“If you see a country like China, 18 cities are having metros under construction. And the pace at which they are moving! This is not happening in this country. With great difficulty, metro work has been started in four other cities...after how many years of struggle?”

“Even in Delhi...we have still not finalised our phase 3. The government has not that vision, and that decision ... that emphasis that phase 3 should be already in position, work should start on time.”

“This is lacking in our country. Whereas China, for the next 15 years they have worked out a plan for every city.”

Q: Is India’s democracy in that way a curse as well as a blessing?

A: “Yes, yes, yes. That’s right. But even in many democratically functioning countries they plan these things much better.”

Q: What work ethic have you instilled in your employees?

A: “I have not followed any textbook theory in this organisation. We have gone for common sense, down-to-earth type of management schemes. We have basically instilled good values among the officers and the staff.”

“Motivate them on what is our mission and how it is to be achieved. Motivate them. And in all these things set a personal example.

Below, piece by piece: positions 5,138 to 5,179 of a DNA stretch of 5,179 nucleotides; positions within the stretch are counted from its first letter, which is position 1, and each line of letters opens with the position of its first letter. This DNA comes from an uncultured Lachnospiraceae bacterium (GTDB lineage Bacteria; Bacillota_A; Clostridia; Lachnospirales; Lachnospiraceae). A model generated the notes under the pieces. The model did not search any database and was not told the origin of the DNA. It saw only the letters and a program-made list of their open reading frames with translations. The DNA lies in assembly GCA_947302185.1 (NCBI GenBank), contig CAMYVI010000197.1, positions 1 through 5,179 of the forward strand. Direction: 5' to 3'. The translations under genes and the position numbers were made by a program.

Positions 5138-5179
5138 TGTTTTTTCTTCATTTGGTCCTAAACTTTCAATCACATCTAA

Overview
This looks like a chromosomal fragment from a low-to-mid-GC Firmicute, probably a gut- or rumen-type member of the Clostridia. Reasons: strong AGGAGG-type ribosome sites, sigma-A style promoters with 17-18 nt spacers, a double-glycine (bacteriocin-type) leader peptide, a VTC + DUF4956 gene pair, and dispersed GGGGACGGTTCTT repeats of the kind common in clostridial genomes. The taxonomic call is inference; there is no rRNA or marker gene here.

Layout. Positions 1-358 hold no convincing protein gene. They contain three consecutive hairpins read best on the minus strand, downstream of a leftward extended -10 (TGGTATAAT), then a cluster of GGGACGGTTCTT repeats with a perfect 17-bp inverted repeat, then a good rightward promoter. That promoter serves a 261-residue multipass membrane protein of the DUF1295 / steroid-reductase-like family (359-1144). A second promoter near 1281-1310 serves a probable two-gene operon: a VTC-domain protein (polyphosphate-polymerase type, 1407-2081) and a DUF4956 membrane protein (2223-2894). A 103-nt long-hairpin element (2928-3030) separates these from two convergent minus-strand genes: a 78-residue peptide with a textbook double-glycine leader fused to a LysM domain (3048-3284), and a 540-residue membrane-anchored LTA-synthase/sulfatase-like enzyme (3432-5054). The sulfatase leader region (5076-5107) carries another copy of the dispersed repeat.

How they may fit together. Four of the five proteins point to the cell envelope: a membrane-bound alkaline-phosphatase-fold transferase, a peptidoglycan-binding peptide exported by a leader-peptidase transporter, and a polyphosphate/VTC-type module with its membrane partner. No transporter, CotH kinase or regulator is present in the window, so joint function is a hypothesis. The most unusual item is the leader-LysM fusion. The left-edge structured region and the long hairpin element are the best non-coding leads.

“If you set a personal example, others will not only be tempted, they will be encouraged to follow it.”

Q: Can you give examples?

A: “That is the way I work, the way I take decisions, the number of hours I utilise. And I have no other distraction except my work.”

“The only distraction is perhaps, in the last few years, some distraction towards spirituality, otherwise no distraction at all. Concentrate on the work, dedication, commitment.”

Q: Could you sketch out your working day?

A: “It is very relaxed type of working day. I come to the office between 8:30-8:45 in the office. I also leave the office by 5:30 and 5:45.”

“Within the office there are very regular schedules laid down. What are the meetings that should take place, whom I should meet. These are all very rigidly they are done. And now these things, punctuality is very important. I give lot of importance to punctuality and on Saturdays I keep aside for site visits. So that what are the problems on the sites, what help they need from me. The site visits are not for fact-finding, for witch-hunting. Site visits are mainly to solve the problems on the site and to motivate the people.

“That makes lot of difference, you see, people should not be afraid of my visits, my inspections. They should welcome my inspections.”

“Of course morning I spent quite enough time on spirituality. One hour, meditation, pranayam.”

Q: Do you meditate for one hour?